A neighbor stopped by one day while I was outside in the yard and asked me what those red flowers were. At the time I didn’t know. She was planning a garden for her yard and wanted some red flowers and admired mine. I told her that she could come by anytime and take some. She took a picture instead.

A Thank You to my husband’s Aunt Martha for the early birthday present: the book Perennials for Michigan by Nancy Szerlag and Alison Beck ©2002 by Lone Pine Publishing International.

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… Irises

I know that the saying goes “stop and smell the roses,” but in my yard I stop and smell the irises. Why? They smell like grape juice. “Huh?” you say. That was my reaction too. I had never heard of (or smelled) such a thing before. But, yes, they do exist and they smell heavenly! You can even say I’m addicted. The full name for these irises are Iris Pallida ‘Argentea Variegata’ and you can find more about them here.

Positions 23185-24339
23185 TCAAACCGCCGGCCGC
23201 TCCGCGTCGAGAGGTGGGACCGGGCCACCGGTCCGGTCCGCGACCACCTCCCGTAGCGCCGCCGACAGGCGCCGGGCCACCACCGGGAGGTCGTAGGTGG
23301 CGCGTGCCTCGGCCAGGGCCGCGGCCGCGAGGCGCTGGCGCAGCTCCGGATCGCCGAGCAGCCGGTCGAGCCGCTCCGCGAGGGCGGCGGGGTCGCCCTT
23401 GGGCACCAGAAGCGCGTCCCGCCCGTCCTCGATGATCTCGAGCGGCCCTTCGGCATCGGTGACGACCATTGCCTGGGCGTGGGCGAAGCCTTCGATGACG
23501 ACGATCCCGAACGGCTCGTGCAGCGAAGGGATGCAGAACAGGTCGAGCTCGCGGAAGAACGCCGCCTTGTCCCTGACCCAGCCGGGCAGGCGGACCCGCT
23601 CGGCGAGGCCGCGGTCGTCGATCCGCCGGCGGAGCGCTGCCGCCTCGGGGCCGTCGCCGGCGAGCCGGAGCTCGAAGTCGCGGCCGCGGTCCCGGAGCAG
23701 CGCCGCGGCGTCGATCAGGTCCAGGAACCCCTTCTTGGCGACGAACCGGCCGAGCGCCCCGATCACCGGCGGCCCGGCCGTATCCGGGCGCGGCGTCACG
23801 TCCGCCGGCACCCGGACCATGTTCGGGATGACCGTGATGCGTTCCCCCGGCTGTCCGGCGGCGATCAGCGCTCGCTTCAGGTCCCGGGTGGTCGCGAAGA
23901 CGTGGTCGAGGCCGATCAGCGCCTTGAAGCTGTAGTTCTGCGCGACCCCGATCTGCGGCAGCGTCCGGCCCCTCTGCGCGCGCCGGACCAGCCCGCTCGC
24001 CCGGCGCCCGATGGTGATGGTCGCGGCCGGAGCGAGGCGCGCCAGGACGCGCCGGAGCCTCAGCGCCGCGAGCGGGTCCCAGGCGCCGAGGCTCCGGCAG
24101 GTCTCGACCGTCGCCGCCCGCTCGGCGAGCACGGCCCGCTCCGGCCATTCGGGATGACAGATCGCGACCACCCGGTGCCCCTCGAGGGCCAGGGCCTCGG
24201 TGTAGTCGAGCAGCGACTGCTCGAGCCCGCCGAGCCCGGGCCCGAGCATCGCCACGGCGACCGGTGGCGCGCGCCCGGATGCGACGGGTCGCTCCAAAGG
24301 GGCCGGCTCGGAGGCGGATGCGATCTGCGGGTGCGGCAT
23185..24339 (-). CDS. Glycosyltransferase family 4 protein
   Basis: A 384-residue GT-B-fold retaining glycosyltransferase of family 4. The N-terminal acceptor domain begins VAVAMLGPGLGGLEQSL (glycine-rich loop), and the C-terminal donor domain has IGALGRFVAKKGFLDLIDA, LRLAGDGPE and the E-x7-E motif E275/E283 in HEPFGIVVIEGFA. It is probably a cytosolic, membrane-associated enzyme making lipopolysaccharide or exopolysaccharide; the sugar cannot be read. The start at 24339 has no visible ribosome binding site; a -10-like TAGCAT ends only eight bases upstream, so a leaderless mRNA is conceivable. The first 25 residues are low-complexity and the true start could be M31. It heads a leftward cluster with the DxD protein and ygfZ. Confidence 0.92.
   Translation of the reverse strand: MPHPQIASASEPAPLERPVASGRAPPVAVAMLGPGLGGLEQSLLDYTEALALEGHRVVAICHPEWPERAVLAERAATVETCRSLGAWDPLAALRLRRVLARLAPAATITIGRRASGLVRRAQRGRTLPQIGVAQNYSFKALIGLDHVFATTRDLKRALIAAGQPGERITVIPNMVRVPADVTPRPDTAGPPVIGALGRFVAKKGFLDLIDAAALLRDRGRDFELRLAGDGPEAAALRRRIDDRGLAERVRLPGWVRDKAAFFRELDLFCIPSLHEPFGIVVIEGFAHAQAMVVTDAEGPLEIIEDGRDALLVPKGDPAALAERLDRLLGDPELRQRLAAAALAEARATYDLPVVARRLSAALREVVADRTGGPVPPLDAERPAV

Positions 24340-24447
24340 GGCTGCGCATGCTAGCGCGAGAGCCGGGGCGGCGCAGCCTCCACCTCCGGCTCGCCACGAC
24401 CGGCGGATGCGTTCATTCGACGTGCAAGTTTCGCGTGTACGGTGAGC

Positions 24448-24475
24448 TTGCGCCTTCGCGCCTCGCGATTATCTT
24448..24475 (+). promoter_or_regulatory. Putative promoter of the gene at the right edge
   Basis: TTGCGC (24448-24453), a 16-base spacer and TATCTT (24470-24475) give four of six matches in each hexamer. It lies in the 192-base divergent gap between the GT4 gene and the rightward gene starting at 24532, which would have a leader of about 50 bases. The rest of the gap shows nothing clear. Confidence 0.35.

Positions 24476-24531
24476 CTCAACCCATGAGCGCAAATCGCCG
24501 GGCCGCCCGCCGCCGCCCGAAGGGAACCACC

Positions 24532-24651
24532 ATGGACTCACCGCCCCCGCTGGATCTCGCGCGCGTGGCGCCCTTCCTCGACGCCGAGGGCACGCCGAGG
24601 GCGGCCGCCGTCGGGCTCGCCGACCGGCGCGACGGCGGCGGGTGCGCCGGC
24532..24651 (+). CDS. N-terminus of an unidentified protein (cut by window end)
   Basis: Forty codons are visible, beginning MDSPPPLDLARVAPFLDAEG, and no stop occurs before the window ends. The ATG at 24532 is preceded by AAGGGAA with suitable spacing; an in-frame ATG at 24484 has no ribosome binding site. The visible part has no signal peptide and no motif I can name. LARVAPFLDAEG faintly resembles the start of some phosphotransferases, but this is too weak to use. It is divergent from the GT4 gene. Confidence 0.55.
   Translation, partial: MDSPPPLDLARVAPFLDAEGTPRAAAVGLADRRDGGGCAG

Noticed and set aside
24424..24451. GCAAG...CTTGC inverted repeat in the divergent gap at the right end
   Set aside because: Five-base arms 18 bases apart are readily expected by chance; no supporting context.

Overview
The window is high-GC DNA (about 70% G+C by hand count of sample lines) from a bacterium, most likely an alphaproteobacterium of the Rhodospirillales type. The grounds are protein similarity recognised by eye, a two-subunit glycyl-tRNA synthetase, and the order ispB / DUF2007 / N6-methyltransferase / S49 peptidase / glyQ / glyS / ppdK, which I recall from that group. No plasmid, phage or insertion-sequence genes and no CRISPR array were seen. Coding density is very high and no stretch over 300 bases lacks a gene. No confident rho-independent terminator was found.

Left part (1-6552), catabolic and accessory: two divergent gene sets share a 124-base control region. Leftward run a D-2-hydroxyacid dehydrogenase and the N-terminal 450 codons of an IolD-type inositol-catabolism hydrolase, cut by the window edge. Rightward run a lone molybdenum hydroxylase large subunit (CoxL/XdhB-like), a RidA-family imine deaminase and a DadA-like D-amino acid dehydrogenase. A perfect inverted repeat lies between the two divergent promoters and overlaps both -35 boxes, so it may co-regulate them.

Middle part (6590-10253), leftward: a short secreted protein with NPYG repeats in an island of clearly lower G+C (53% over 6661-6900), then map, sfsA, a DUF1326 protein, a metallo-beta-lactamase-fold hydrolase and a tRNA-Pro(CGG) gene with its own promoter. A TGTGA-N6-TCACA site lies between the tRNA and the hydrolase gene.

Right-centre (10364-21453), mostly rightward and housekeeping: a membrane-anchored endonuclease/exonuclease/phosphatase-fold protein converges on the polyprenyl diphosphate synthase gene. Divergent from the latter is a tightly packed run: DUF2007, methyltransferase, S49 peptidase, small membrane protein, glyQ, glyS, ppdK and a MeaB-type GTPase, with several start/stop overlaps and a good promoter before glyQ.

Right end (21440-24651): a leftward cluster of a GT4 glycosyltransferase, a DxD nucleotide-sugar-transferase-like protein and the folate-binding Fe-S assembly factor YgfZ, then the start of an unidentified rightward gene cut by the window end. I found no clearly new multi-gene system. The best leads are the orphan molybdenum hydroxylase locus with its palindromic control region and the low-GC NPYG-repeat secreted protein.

A closer look at the blossom:

There were a few more surprises this time when visiting my garden. Finding lilies of the valley are always a surprise because they grow under large leaves. One can overlook these so easily.

Then nearby I saw that this plant had blossomed. I don’t know what kind of plant it is, but I didn’t expect it to have these tiny yellow blossoms.

Then behind a large bleeding heart bush I found these little delicate flowers…

Coral Bells, I think. They grow on these long stalks.

I saw that my rhododendrons were blooming nicely, so I went over and took a couple of pictures.

Then I saw the buttercups.